Before the 2008 group exhibition at the New Museum in New York was called After Nature, Massimiliano Gioni, the then director of special exhibitions, gave it the working title Going Native. Although it fitted with the show’s themes of reclusion, nature and ecology, it also had a whiff of something problematic. Indeed, the artist Zoe Leonard eventually protested. “It was interesting to get at that level of self-questioning,” Gioni says. “A show needs to respond to those provocations.”
When brainstorming titles, such trial and error is typical. Depending on the institution, curators will go back-and-forth with artists, colleagues, advisers and, more frequently now, marketing and public relations staff. The case of Going Native also signals the stakes involved—the curatorial pitfalls and political landmines that may linger in words. But museums stress that the process is not algorithmic but the occasionally serendipitous pursuit of a magic phrase.
Gioni, for example, borrowed After Nature from a poem by W. G. Sebald after chatting with the buyer for the museum’s bookshop “who was particularly sensitive to titles”. “The titles I like are somewhat found; they are not even made,” he says. “The best feel like they have a history, a presence, like they existed before. In a sense they’re not mine or yours; they’re ours.”
At the New Museum, exhibition titles are always curatorially driven and mirror the institution’s resistance to prepackaged meaning. The current triennial Songs for Sabotage (until 27 May) or the show Trigger: Gender as a Tool and Weapon, which closed earlier this year, resist the teacherly, didactic conventions of exhibition titling. Gioni personally likes to talk about “atmospheres, experiences and modes of being, even sensations, and unquantifiable and impalpable quantities.”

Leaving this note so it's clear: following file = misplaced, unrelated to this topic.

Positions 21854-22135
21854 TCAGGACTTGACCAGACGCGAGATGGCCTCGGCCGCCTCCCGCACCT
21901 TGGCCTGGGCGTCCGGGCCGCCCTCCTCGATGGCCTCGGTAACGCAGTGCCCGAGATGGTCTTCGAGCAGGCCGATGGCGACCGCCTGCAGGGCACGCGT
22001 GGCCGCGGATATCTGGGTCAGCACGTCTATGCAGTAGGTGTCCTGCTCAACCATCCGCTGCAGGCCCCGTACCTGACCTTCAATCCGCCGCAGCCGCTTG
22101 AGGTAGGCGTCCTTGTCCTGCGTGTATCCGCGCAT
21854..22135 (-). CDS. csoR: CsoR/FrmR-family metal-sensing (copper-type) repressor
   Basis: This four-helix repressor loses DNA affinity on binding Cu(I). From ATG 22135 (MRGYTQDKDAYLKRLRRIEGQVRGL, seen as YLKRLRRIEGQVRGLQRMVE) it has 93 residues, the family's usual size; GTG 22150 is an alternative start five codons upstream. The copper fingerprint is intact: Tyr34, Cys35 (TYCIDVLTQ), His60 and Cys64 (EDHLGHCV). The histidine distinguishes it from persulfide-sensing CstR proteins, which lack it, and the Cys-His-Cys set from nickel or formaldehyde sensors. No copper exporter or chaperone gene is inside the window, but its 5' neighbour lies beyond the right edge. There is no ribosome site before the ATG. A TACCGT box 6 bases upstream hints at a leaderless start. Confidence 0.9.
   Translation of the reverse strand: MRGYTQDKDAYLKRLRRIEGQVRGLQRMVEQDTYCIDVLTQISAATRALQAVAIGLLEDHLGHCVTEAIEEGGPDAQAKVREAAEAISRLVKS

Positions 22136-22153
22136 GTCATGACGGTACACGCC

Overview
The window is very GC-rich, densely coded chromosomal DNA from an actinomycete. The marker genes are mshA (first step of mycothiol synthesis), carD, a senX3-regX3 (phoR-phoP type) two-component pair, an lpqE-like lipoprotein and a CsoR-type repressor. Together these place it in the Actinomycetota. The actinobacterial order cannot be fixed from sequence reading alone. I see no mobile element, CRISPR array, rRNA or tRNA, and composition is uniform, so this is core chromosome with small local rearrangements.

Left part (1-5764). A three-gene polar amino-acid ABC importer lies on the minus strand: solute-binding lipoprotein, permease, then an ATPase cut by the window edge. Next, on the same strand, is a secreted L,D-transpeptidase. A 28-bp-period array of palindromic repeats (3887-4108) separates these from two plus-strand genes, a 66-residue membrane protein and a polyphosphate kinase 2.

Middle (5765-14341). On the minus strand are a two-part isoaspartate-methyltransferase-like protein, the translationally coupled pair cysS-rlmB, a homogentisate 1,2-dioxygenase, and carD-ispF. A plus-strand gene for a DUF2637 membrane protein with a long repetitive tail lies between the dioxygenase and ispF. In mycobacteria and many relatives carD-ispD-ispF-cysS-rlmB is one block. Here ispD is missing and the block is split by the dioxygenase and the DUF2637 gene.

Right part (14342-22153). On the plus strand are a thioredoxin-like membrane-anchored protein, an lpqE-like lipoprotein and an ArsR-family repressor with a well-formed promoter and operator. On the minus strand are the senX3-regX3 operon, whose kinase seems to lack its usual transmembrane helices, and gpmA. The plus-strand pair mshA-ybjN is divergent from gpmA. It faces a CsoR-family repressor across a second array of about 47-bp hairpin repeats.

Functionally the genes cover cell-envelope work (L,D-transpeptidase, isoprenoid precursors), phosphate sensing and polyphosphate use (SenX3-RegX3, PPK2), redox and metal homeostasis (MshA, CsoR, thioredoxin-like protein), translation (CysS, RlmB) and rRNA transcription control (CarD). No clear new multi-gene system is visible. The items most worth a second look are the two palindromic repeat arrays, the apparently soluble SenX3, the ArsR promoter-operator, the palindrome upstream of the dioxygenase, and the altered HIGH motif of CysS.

Others are trying to strike a balance between clarity and intrigue. “We’re all aware of the challenge of exhibition titles,” says Kevin Tucker, the chief curator at the High Museum in Atlanta. “We’re not always willing to break out of those typical didactic structures. But as we move to a more sophisticated consumer of art and media, we have to do something that goes beyond what we’ve been doing in the past.”
The High Museum is now restructuring its exhibition review process: curators will collaborate directly with press and marketing teams. Titles will prioritise active phrases over academically passive ones, and viewer participation over finalised theses. The museum’s recent show, Al Taylor, What Are You Looking At?, proposed a more dynamic future for titles, and even escapes the ubiquitous, pesky colon.
“At the end of the day, every curator wants their exhibition to be well received,” says John Giurini, the assistant director for public affairs at the J. Paul Getty Museum in Los Angeles, who often works closely with curators to refine their titles. “Nobody wants to create an exhibition that no one understands or that—god forbid—has a title that turns people off.”
Such conversations can extend beyond a museum’s walls. The Block Museum of Art at Northwestern University in Evanston, Illinois, enlists national and international experts to assist with titles. Its 2016 travelling exhibition on the artist Charlotte Moorman was nearly called Think Crazy—a reference to the slogan used to promote the New York Avant Garde Festival founded by Moorman. But advisers insisted that it would reinforce longheld perceptions of artists as unserious or loony, and so instead chose A Feast of Astonishments: Charlotte Moorman and the Avant-garde, 1960s-1980s.
“I think you can get into pitfalls if you haven’t clarified your thesis,” says Kathleen Berzock, the Block’s associate director of curatorial affairs, adding that a curator’s personality is an unavoidable ingredient. “Often these are big projects that you spend a lot of time on and are really passionate about, so there is an element of personal taste, likes and dislikes,” she explains. “It’s not a science.”
Social media is not a key consideration because an exhibition will often have a separate hashtag. The Getty is not unusual in that it thinks more about street banners, where concision is a top priority. “We want to make sure it’s not an exhibition you’ve seen before, or that someone has done before,” Giurini says. “We want to make sure there’s a little bit of—for lack of a better word—sexiness to it.”